Woodie Walker honored at US Open after leaving a legacy
Articles by Gordan Englehardt of the Courier and Press.
We are both honored to know Woodie Walker. She has been a staple in the tennis community for several years and has left an impact that only she could make. Through her dedication and hard work over the years this award is well deserved. We would like to thank Woodie for all that she has done, not only within our community but for tennis as a whole. The game of tennis is better because of her passion, attitude and hard work.
Please enjoy the articles below. Both were written by Gordan Englehardt. The first was published September 25, 2017
Newburgh resident Walker honored at Billie Jean King Center
Phyllis “Woodie” Sublett Walker was surprised when a special award, the Woodie Walker “C.A.R.E” award was given in her name at the Billie Jean King National Tennis Center Awards Ceremony in Flushing, New York. The initials stand for: commitment, accountability, responsibility and excellence.
This award will be given to an official whose contributions to the game distinguish them not only for their lifetime of service but exemplifies the qualities Walker has always represented in the game.
Walker, a Newburgh resident, organized local tournaments and served as manager for Tri-State Racquet Club in the 1970s before turning her full attention to the pro level, where she became a innovator in how the sport is officiated.
Walker was pleased to present the first Woodie Walker C.A.R.E. award to the Bruce Littrell family, in honor of Bruce Littrell, who passed away in 2014 but exemplified the attributes of the award.
Through Walker’s many years of officiating, she has continued to demonstrate her commitment and professionalism. Walker’s contribution to worldwide officiating at top level in cooperation with all governing bodies has proved her to be exemplary to fellow officials.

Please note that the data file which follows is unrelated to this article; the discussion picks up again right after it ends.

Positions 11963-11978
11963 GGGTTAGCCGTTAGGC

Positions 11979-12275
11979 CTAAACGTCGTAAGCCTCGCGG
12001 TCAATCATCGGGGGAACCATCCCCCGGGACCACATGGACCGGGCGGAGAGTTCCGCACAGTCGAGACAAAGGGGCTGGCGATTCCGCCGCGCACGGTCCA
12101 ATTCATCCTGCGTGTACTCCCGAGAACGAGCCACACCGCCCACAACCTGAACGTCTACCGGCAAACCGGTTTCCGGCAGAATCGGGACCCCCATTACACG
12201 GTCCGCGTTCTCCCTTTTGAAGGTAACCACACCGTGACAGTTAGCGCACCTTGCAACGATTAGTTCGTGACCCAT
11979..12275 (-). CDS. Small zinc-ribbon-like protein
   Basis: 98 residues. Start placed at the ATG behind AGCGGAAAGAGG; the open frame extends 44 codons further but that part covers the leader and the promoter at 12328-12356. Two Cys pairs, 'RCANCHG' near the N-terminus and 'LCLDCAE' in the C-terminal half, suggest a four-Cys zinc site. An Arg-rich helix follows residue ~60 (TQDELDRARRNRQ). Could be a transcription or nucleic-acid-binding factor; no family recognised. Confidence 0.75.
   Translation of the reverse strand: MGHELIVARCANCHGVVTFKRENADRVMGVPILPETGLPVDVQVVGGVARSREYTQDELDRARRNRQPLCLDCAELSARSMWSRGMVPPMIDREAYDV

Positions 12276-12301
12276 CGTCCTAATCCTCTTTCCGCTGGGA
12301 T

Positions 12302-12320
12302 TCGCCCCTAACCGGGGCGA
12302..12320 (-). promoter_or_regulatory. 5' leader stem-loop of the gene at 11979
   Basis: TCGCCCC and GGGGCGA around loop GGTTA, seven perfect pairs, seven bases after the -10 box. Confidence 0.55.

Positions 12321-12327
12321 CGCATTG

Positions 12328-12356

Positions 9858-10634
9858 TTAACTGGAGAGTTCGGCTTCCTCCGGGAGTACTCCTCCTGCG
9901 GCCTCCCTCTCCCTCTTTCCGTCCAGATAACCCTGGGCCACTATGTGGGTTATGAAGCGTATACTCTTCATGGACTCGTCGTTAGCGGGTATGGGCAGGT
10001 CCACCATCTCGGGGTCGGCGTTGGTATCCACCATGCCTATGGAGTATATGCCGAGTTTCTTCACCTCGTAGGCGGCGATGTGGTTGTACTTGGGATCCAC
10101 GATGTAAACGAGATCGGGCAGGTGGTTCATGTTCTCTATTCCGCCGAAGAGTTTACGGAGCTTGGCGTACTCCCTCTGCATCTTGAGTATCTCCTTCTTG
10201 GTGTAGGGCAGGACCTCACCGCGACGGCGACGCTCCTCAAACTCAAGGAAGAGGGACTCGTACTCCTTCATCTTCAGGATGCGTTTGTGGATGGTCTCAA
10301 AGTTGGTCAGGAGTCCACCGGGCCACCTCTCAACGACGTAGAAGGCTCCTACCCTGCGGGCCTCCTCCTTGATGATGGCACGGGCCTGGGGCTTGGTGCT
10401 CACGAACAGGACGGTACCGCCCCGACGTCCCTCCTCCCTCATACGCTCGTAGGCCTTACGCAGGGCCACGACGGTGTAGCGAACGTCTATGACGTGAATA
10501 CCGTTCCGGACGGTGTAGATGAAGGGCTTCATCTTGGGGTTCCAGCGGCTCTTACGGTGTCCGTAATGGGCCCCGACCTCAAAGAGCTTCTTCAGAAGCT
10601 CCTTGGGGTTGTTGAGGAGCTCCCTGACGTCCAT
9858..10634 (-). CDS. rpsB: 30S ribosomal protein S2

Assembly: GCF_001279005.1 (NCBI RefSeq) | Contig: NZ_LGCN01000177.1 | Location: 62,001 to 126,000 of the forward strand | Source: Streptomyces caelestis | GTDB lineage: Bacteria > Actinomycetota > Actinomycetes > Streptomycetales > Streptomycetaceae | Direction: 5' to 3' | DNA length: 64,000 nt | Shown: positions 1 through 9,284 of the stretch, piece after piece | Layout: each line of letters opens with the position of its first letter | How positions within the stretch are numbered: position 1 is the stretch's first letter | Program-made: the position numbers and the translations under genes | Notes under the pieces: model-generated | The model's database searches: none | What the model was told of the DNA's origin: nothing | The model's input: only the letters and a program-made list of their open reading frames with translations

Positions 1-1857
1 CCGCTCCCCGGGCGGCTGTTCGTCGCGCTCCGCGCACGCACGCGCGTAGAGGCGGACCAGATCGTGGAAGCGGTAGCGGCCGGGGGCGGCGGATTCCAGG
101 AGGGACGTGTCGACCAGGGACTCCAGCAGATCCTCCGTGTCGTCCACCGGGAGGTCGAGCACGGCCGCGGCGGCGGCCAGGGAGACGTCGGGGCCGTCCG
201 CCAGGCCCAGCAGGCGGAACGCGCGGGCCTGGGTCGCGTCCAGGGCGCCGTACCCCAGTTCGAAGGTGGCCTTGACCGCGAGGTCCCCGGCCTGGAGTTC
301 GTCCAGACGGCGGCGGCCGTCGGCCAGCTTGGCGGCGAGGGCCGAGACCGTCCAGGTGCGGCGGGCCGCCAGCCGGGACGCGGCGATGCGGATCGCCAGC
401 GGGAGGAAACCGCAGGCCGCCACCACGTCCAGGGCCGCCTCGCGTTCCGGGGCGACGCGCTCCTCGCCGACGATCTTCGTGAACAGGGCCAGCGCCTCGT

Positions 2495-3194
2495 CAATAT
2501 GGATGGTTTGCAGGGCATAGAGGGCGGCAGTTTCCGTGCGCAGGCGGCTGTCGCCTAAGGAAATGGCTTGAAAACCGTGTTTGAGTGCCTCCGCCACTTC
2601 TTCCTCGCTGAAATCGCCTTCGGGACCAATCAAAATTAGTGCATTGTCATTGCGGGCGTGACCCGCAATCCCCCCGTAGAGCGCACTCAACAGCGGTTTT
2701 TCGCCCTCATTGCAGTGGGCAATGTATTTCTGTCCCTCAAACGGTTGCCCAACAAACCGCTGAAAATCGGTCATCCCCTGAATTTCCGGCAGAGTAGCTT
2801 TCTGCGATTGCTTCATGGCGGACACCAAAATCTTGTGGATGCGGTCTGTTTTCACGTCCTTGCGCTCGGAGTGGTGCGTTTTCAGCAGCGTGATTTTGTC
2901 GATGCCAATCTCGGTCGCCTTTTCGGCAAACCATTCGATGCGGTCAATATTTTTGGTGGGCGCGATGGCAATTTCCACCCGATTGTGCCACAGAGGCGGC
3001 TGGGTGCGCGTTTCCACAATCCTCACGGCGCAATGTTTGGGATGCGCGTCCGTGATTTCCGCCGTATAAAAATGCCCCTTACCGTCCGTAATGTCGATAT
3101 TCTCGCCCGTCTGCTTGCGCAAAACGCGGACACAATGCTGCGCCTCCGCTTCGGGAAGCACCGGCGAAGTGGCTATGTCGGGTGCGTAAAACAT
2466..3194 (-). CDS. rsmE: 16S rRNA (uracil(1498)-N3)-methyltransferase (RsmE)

Among her extensive list of assignments, Walker has worked every US Open since 1969 and has been a Chief Umpire for the ATP World Tour since 1978; she has served as Chief Umpire for the WTA Tour, Davis Cup, Fed Cup & the 1996 Olympic Games. Walker has gone above and beyond the requirements of an official and has been certified as an ITF International Gold Badge Referee, Chair Umpire and Chief Umpire.
Like Billie Jean King, Walker leaves an indelible tennis legacy
Growing up in the late 1940s, Phyllis “Woodie” Sublett Walker basically had three choices. She could become a teacher, a nurse or a secretary.
None of those piqued her interest. Instead, she worked to become an internationally-acclaimed tennis official.
Walker received the Woodie Walker “C.A.R.E.” award last month at the Billie Jean King Tennis Center in Flushing, New York. The initials stand for: commitment, accountability, responsibility and excellence.
Not in attendance for the famous Billie Jean King-Bobby Riggs “Battle of the Sexes” tennis match at the Houston Astrodome in 1973, Walker was a trailblazer in her own right, carving an indelible legacy from the sidelines. With the advent of Title IX, women wanted equal pay and equal opportunity. Informing her superiors of this, she was met with astonishment, trepidation and perhaps even fear.